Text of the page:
The poorest families in East London could end up ‘self-rationing’ their water supplies if official plans to prevent future draught are put in place, a Tower Hamlets councillor has warned.
Water meters for billing purposes would be installed in every London home by 2025 under the recommendations of a report by London Assembly’s Health and Environmental Committee.
The report, ‘Water Matters’, proposes two ways of managing the capital’s water – making appliances more efficient, and making people use less of it.
But Joshua Peck, leader of Tower Hamlets council’s Labour group, has expressed concerns about the cost and implications of fitting water meters in east London’s homes.
He said: “Many large families who face rising costs would impose self-rationing that would deprive children in an area which already has London’s biggest child poverty numbers.
“The cost of living has put energy prices up, so many families can’t afford water bills whacked up as well.”
The report claims that water metering will give people a “financial incentive” to use less water, “encouraging households to reduce their usage.”
It says: “Water customers need to be ‘water wise’, to use water efficiently and make adjustments to wasteful behaviours…it is estimated that a typical household uses about ten per cent less water when metered.”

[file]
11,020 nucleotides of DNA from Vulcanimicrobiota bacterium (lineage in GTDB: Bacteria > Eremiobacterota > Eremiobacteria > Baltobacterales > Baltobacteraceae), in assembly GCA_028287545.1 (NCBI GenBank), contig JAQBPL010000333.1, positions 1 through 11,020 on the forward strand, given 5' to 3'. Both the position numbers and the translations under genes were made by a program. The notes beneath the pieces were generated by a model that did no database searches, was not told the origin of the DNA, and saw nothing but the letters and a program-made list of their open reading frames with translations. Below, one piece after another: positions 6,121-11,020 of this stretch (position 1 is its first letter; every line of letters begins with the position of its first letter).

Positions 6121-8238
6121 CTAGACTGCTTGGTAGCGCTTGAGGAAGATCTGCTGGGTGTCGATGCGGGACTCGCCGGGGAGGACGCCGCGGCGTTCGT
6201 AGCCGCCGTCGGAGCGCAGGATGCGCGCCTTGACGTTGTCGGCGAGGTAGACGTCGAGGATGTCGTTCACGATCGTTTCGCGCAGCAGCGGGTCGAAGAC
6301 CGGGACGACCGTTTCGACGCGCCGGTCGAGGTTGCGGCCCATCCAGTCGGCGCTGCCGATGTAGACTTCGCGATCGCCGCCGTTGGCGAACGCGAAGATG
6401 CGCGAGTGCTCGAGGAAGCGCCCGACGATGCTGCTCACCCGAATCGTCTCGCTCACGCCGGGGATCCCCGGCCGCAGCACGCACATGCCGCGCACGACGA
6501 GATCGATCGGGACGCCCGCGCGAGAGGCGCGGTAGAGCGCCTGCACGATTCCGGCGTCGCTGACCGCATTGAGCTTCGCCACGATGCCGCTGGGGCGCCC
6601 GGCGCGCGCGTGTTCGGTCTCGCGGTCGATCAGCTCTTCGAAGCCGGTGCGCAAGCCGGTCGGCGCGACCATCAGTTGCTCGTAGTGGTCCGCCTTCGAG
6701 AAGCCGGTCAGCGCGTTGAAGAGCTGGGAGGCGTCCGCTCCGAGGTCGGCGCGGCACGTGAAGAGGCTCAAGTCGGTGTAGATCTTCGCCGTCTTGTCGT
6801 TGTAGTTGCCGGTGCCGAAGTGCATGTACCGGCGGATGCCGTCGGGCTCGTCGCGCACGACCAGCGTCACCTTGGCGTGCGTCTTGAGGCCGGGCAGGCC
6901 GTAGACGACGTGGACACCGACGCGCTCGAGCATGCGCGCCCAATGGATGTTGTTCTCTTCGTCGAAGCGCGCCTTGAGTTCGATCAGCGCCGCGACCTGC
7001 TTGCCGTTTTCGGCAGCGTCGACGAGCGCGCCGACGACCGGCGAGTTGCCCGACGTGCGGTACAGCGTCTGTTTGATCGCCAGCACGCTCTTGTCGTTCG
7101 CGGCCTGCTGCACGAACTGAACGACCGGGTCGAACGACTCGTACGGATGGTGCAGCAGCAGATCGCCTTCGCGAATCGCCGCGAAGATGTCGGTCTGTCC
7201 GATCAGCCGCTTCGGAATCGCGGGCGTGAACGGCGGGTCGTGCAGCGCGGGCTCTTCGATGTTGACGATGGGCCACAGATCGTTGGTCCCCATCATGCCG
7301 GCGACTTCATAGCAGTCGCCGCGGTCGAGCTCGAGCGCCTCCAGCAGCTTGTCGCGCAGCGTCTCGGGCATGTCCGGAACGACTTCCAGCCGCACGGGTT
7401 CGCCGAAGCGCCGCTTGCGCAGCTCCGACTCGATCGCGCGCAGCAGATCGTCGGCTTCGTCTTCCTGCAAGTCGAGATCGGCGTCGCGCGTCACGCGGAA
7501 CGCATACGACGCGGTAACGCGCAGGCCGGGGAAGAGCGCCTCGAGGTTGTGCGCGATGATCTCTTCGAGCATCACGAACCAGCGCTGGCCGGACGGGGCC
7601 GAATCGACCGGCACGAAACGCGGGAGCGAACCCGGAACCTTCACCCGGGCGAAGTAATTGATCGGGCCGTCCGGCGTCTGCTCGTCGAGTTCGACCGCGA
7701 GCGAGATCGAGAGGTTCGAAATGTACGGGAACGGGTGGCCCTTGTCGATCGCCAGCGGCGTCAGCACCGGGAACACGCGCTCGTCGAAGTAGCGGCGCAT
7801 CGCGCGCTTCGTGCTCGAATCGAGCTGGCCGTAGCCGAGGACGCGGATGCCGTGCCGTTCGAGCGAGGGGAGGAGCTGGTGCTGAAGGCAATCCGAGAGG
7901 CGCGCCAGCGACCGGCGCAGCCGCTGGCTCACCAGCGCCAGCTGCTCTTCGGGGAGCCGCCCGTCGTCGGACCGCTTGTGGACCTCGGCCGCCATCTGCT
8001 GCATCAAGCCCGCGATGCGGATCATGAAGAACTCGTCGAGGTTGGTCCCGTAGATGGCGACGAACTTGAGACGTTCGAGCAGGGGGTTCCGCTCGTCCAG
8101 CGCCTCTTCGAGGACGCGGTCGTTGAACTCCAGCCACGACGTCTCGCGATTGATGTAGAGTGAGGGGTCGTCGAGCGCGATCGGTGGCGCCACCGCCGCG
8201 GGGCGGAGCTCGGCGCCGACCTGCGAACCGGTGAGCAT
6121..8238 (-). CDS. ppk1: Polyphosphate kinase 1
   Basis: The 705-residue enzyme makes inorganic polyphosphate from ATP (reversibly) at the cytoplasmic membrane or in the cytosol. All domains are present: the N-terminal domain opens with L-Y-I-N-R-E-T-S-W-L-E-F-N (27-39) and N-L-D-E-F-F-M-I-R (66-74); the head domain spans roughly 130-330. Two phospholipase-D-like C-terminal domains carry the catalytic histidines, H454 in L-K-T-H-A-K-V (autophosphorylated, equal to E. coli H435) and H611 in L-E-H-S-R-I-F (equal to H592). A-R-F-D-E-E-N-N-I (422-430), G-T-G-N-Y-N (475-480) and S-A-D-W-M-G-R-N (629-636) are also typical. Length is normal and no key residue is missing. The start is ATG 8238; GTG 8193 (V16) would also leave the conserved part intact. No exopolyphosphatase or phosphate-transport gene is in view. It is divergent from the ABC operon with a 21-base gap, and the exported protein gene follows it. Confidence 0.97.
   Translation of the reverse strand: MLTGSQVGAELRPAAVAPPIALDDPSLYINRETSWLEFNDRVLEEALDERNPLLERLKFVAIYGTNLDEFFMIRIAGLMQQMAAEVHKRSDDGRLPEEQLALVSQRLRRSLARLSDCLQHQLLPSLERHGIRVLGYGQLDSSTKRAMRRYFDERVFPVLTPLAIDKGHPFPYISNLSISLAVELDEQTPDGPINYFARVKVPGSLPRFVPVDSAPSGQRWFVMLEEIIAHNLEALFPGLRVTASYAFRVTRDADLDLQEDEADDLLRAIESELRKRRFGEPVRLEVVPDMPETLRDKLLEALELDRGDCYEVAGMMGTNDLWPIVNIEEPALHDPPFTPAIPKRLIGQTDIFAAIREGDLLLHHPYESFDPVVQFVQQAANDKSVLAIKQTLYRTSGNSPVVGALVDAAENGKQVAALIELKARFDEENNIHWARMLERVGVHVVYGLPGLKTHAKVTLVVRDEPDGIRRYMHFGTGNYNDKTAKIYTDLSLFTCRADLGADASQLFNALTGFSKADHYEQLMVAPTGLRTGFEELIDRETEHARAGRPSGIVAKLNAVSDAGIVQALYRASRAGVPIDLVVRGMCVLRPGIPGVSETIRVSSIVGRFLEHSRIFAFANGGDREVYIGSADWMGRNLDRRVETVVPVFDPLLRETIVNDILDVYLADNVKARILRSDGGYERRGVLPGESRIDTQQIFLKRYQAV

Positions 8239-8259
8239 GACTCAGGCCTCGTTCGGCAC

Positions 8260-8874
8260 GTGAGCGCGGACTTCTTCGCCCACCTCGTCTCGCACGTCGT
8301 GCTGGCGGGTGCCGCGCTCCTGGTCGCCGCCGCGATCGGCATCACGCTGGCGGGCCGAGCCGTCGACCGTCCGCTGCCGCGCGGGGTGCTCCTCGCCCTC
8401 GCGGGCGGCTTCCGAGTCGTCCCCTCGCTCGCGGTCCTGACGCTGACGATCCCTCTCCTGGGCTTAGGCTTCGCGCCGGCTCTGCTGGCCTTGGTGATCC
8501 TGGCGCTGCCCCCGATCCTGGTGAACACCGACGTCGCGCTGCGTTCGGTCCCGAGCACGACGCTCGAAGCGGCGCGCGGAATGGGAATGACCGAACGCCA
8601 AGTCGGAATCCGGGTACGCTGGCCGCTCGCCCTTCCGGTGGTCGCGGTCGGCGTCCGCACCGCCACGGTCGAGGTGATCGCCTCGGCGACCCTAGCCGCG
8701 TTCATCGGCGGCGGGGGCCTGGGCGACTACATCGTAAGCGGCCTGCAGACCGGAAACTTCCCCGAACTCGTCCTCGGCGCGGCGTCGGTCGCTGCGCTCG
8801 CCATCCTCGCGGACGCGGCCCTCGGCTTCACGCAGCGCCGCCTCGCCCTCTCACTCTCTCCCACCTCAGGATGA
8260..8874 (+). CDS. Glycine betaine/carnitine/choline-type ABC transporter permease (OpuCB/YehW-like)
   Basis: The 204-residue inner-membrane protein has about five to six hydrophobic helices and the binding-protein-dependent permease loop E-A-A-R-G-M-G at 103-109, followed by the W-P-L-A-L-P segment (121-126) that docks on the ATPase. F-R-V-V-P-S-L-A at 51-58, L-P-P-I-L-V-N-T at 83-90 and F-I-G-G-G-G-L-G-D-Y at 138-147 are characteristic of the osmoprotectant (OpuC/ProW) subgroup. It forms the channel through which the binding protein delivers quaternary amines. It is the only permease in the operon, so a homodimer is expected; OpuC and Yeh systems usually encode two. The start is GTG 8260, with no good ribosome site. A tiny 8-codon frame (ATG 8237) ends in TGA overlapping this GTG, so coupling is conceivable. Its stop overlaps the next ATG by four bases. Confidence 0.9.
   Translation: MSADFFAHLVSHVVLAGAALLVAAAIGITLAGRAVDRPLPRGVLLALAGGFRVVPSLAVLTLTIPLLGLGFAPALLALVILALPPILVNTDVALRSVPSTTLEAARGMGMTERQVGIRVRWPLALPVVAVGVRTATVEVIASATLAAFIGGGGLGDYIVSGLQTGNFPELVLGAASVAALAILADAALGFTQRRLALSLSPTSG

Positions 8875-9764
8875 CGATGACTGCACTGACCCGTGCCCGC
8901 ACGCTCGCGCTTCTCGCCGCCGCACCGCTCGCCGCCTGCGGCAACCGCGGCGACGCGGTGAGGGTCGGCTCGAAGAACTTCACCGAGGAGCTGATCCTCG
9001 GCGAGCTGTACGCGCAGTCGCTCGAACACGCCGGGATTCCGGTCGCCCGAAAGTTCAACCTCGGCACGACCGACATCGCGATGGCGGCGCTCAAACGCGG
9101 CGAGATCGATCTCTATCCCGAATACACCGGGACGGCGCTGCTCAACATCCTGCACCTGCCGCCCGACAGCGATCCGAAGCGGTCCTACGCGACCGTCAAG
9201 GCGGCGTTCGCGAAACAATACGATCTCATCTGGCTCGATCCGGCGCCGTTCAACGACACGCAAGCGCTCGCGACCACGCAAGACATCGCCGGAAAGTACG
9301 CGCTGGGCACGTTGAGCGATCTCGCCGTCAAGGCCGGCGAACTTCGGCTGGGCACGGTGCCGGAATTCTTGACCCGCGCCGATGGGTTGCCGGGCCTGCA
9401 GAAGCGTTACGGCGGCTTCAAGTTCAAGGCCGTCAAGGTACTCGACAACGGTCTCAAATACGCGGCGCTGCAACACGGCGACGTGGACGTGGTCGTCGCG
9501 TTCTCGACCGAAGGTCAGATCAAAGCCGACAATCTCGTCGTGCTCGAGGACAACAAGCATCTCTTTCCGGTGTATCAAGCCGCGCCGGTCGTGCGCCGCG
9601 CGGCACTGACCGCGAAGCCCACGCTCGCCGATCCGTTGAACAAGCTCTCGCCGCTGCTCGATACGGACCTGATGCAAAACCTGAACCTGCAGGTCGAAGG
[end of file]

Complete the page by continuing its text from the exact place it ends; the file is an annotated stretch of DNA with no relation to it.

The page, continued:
It also calls for Ofwat, the water industry regulator, to work with water companies to implement cheaper “social tariffs” so that vulnerable people have support for “essential water usage”.
Unmetered homes – around 75% in London – are currently charged a flat rate by Thames Water for the provision of water and removal of drainage.
Tim Nichols, a spokesperson for the Child Poverty Action Group, told EastLondo Lines that in a country where almost 30% of children in the UK are living in poverty, the CPAG would need to consider water metering alongside metering of other utilities.
He said: “Social tariffs must have the scope and breadth to meet the needs of families.”.”
According to the report, London cannot rely solely on its own rainfall and Londoners have some of the highest water consumption rates in the country, with each person using on average 167 liters of water a day.
The report concludes that water needs to be recognised “as a scarce and essential resource”, due to increasing population, uncertainty about future rainfall, and the effects of global warming.